Section 11(1)(c) of the Succession Act provides that an existing Will is revoked by a new Will. This means by the mere fact that a Willmaker makes a new Will, all previous Wills are revoked. However, in relation to Powers of Attorney, no similar provision exists under the Powers of Attorney Act. Therefore, if the grantor would like to revoke the Power of Attorney, then he or she must take the positive step of signing a Revocation of the Power of Attorney, and then the Revocation must be served on each of the Attorneys (under the Power of Attorney which is being revoked). Further, if the Power of Attorney to be revoked has been registered, then Revocation of the Power of Attorney must also be registered. This involves expense.
It can happen that a Power of Attorney ceases to be effective in the event that the Attorney who has been appointed vacates the office. This can occur in the event that the appointed Attorney renounces power, dies, becomes bankrupt or ceases to have the mental capacity to continue to act as an Attorney. Where the Attorney vacates office for any of the reasons as stated, then a Revocation of the Power of Attorney need not be prepared.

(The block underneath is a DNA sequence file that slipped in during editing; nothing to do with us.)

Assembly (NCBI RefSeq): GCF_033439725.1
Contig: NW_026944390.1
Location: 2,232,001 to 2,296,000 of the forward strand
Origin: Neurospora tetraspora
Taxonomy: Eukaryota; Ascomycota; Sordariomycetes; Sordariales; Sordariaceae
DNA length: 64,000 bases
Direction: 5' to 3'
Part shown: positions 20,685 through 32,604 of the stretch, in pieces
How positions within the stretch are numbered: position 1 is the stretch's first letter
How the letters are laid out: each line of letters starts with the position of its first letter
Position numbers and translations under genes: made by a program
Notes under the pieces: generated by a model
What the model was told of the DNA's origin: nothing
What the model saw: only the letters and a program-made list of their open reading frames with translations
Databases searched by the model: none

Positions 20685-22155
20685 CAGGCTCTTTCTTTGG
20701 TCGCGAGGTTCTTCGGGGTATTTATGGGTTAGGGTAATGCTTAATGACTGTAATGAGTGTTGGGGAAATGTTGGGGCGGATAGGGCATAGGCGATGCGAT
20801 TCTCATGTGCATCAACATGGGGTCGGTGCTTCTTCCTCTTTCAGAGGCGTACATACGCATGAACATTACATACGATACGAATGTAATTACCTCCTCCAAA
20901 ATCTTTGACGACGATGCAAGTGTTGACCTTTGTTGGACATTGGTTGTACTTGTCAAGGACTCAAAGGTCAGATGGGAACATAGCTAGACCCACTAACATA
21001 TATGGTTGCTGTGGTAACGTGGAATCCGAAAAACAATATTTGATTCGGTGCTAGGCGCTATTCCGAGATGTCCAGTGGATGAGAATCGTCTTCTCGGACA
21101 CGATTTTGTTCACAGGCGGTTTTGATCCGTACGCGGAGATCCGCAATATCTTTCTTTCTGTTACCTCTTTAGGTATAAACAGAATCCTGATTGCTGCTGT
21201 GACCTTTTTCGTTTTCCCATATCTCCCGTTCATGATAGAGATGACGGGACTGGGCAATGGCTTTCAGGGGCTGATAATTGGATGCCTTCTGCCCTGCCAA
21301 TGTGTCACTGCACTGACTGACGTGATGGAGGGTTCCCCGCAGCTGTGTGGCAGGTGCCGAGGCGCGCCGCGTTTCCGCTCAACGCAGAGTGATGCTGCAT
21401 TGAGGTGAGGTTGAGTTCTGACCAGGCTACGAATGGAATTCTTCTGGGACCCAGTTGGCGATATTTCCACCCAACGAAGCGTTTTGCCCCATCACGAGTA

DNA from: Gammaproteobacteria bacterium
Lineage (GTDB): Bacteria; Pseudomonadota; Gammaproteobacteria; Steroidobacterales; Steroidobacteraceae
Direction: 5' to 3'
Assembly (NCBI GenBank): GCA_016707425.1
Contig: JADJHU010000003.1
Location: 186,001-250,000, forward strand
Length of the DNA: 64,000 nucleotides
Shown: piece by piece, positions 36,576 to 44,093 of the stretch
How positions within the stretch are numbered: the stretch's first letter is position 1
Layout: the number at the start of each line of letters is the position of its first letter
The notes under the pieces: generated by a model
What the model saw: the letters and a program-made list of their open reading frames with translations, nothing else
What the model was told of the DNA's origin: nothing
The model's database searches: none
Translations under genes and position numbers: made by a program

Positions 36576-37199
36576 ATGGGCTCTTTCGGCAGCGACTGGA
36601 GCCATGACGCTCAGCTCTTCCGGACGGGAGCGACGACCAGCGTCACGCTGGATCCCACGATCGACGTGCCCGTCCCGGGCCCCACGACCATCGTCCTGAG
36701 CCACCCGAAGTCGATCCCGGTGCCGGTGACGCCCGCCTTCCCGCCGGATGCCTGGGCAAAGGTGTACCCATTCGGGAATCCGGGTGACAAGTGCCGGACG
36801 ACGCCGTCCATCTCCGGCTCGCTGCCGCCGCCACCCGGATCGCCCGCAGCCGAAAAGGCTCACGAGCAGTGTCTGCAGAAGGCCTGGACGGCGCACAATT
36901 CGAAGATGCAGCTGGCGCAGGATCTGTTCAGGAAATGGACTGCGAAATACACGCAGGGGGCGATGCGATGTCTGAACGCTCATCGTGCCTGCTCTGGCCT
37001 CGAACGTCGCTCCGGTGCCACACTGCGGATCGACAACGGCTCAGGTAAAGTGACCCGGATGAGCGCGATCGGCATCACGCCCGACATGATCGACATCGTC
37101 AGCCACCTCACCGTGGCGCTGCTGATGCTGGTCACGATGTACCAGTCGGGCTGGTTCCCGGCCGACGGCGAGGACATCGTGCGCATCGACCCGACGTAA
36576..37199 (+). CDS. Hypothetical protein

It is not necessary for a Power of Attorney to be registered to be effective. Therefore, if a grantor intends to execute a Power of Attorney, he or she should be sure that there is no existing Power of Attorney and if there is, give careful consideration as to whether it should be revoked.